As Eldibany et al. proposed, we started the classification type I (Table 2) with two functions and four outcomes, but the results obtained were poorer than those expected, mainly in case of β-thalassemia (30% correctly identified). The correct classification for α-thalassemia in both studies was around 70%, a high rate that could be taken into account in endemic areas. In the mixed group 29.5% were misclassified as IDA, so 71.5% was recognized as genetic anemia.

Nevertheless, the HbA2 analysis is the gold standard in the diagnosis of thalassemia. The increase of HbA2 is the most relevant diagnostic characteristic of β-thalassemia carriers and is low or within reference range in α-thalassemia patients [18].

We tried to improve the diagnostic performances and the predictor parameters selected, RBC, Hb, MCV, MCH, and RDW, which were used in one function with only two outcomes: acquired anemia (IDA) and genetic anemia.

The results improved, and 80.5% with genetic anemia were detected, 87.9% β-thalassemia carriers, 83.3% α-thalassemia carriers, and 72.1% in the mixed group were correctly classified, so we propose a diagnostic based on MDA and HbA2 analyses.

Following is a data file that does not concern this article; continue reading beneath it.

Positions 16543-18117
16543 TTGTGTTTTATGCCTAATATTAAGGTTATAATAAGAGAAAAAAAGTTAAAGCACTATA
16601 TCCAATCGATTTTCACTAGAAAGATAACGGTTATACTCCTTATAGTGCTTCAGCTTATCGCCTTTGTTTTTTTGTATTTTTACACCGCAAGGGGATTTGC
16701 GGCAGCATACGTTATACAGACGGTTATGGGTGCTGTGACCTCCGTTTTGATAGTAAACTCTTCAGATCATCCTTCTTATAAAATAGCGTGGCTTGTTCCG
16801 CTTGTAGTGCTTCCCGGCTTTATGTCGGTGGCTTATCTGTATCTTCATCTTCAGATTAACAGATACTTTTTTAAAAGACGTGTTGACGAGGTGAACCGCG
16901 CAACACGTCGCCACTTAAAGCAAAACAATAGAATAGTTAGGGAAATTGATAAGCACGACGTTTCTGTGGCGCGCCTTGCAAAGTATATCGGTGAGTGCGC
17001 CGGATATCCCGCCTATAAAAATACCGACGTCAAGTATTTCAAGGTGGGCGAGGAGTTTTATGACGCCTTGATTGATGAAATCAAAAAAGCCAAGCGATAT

The samples classified in the latter group by MDA are selected for HbA2 measurement; based on the values obtained and the presence or not of Hb variants, molecular analysis can be performed, but the results obtained in the mixed group suggest that the mixed thalassemia and iron deficiency status remain the most difficult to detect, and 19.5% of the patients with genetic anemia were misclassified as IDA.

It is difficult to talk about thalassemia globally since the social situation and the health systems are diverse anywhere in the world. In the developing countries, where these diseases are endemic, represent a problem of public health, but, in the developed countries with the general budgetary reductions, the presumptive identification of hemoglobin disorders must rely on inexpensive methods of detection, to allow an efficient use of the resources: a good system for screening can help, allowing efficiently selecting samples for further analysis to confirm the disease.

5. Conclusions

The above-described system is aimed at screening for thalassemia in samples for which full blood count parameters have been technically and clinically validated prior to the interpretive process. Its main aim is to focus attention and efforts on those samples requiring further investigation for a complete diagnosis.

In an era where demands on laboratories are ever increasing and funding and staffing levels are generally below the desired level, the implementation of a system which reduces staff time and improves result turnaround times is greatly desired. The implementation of a system such as the one we have described will introduce a safe and cost-effective method to minimize the amount of time specialized biomedical scientist spent on analysing results in which no abnormalities are present.

A drawback of this study is the fact that only heterozygous carries were included; the reason was the low prevalence of hemoglobinopathies in our area; perhaps other authors may consider the new approach and would try to verify our findings in areas of high prevalence of these diseases.